At least 11 people were killed on Wednesday in one of the worst days of violence since protests against Nicaraguan President Daniel Ortega began more than a month ago, a rights group said on Thursday.
The bloodshed was condemned by the Central American country's Episcopal conference of Catholic bishops, who called it "organized and systematic aggression" and suspended talks with the government scheduled for Thursday.
Witnesses said pro-government armed groups opened fire on the marchers during a demonstration on Wednesday, Nicaragua's Mother's Day. The march was held to remember the children who were among the more than 80 killed since the start of protests more than a month ago.
The Nicaraguan Human Rights Centre said six people were killed in the capital of Managua, with five others killed in other parts of the country and 79 injured. The army said it was treating some of the injured.
A separate count by The Associated Press, based on information from non-governmental organizations and hospital sources, put the death toll in Managua at 13 people.
The European Parliament on Thursday condemned what it called "brutal repression" in Nicaragua and called for elections to be held earlier, echoing other calls for Ortega make the 2021 presidential election earlier.
Demonstrators help an injured man during clashes with riot police at a protest against Nicaragua's President Daniel Ortega's government in Managua on Wednesday. (Oswaldo Rivas/Reuters)
In a letter to Ortega published on Twitter, business association COSEP urged the 72-year-old president to bring forward the next vote at a date to be agreed between the government and representatives of civic society.
"Given the magnitude of this crisis, we urge you to undertake every effort in your power to find a peaceful solution before we find ourselves immersed in an even more tragic situation," the letter said.
The next presidential election is scheduled for 2021.
'Worn out' political model
Carlos Pellas Chamorro, the country's most prominent businessman who is believed to be the Central American country's first billionaire, said in an interview with La Prensa newspaper that the Ortega government's political model is "worn out."
He called for the election of a new government through "a free and transparent process."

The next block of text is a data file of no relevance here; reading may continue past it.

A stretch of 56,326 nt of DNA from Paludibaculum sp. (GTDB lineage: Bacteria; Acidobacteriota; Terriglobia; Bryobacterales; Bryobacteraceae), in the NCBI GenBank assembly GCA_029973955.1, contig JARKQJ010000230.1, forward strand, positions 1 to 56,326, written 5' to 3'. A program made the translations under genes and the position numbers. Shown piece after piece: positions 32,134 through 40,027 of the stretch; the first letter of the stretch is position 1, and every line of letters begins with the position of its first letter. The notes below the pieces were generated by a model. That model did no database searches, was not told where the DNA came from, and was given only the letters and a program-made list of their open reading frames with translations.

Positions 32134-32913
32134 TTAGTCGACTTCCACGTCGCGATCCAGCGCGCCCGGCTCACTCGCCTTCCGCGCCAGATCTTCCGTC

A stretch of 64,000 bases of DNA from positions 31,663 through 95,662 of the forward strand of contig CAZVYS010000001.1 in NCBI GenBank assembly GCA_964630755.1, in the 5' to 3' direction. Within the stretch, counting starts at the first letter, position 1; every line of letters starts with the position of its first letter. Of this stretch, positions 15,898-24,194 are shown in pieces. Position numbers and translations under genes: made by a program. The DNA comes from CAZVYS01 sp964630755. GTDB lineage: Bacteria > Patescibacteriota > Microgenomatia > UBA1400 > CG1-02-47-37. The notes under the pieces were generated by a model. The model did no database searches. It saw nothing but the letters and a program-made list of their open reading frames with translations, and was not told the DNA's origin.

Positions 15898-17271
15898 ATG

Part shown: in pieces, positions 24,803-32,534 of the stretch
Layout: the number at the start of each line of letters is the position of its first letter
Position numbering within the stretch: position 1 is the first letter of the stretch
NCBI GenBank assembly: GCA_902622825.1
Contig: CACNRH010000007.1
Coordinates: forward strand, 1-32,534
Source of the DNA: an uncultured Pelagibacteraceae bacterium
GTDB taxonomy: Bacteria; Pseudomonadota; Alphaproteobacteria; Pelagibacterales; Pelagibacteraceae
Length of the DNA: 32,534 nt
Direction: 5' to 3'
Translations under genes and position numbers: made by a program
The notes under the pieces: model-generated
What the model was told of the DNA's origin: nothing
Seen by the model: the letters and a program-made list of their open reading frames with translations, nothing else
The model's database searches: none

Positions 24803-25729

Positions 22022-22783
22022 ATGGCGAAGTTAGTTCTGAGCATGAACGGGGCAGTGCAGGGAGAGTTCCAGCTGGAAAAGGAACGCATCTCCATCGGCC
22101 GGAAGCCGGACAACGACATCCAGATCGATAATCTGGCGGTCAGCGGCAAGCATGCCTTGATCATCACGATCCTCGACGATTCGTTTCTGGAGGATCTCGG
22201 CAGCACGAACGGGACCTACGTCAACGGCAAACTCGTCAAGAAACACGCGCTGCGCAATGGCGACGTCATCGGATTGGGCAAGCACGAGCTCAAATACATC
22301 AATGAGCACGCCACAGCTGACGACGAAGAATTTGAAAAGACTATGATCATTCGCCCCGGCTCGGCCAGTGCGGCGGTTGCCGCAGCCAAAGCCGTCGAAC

Pellas urged the immediate resignation of the entire electoral council, which has been accused of manipulating things to allow Ortega to consolidate power during his last 11 years in office.
Ortega told supporters that Nicaragua "is not private property" in response to the COSEP demand, according to local newspaper La Prensa.
The anti-government protesters were taking part in a march in support of the Mothers of April movement, representing women whose children died in protests. (Diana Ulloa/AFP/Getty Images)
Proposed changes to Nicaragua's social security system last month triggered student-led protests and violent clashes.
Indignation at the crackdown — in which dozens of people have been killed, over 800 injured and more than 400 arrested — has become a daily challenge to the rule of Ortega, a former Marxist guerrilla leader.
Talks sponsored by the Roman Catholic Church on ending the crisis were suspended indefinitely last week due to a lack of progress.
Erika Guevara-Rosas, Americas director for Amnesty International, said on Twitter that Ortega's "violent repression has reached extreme levels" after the attack.
A Cold War antagonist of the United States who served a single term as president during the 1980s, Ortega returned to power in 2007. He was re-elected by a landslide for a third consecutive term in 2016 with his wife as vice-president.
The Organization of American States last week called for early elections, but Ortega has not acceded.
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